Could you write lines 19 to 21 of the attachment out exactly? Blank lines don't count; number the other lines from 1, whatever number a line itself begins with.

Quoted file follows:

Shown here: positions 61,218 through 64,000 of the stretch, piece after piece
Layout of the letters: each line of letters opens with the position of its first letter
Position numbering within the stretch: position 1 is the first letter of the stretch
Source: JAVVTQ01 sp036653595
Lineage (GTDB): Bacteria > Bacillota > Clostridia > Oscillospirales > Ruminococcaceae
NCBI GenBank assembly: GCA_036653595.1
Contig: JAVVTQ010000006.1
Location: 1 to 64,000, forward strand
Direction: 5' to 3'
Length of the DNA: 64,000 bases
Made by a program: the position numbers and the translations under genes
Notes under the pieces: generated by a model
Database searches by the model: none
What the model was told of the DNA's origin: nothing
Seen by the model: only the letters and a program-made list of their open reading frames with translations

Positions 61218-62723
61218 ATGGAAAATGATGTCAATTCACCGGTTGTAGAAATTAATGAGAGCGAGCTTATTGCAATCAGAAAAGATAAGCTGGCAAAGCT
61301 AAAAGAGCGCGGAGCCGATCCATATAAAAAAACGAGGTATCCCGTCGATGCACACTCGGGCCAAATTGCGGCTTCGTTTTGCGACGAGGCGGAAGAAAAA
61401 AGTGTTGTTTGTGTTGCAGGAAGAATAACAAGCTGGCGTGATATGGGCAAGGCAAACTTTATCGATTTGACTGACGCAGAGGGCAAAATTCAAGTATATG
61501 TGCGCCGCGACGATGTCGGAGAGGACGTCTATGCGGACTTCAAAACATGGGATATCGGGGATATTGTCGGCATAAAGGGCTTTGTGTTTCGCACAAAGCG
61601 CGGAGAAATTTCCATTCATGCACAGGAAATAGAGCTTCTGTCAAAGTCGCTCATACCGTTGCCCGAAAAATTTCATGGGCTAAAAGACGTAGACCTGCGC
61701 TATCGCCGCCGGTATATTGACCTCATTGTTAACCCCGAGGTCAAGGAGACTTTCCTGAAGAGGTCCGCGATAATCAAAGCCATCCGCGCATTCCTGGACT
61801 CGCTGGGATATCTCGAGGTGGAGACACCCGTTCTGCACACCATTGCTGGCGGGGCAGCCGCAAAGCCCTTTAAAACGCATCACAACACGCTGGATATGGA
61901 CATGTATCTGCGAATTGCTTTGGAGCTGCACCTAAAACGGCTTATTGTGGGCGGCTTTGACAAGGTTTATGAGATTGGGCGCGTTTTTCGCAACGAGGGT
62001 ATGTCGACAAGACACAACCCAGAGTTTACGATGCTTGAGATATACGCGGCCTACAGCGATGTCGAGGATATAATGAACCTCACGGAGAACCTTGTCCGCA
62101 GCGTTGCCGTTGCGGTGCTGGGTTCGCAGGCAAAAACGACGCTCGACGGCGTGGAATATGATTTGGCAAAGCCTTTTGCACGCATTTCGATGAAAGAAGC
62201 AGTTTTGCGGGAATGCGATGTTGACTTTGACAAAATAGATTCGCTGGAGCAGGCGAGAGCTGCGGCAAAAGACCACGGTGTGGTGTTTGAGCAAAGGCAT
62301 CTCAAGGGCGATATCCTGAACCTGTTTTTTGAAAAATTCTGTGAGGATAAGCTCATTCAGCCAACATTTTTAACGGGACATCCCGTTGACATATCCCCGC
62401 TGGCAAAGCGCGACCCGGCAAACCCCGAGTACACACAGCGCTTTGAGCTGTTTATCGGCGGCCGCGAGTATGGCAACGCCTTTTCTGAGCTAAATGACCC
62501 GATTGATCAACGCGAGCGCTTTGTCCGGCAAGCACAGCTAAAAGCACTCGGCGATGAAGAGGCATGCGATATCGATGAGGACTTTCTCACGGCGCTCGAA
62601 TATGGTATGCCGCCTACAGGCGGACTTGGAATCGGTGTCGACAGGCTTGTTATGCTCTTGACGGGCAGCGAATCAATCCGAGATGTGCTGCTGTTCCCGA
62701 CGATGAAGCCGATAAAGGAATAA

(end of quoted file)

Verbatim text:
61401 AGTGTTGTTTGTGTTGCAGGAAGAATAACAAGCTGGCGTGATATGGGCAAGGCAAACTTTATCGATTTGACTGACGCAGAGGGCAAAATTCAAGTATATG
61501 TGCGCCGCGACGATGTCGGAGAGGACGTCTATGCGGACTTCAAAACATGGGATATCGGGGATATTGTCGGCATAAAGGGCTTTGTGTTTCGCACAAAGCG
61601 CGGAGAAATTTCCATTCATGCACAGGAAATAGAGCTTCTGTCAAAGTCGCTCATACCGTTGCCCGAAAAATTTCATGGGCTAAAAGACGTAGACCTGCGC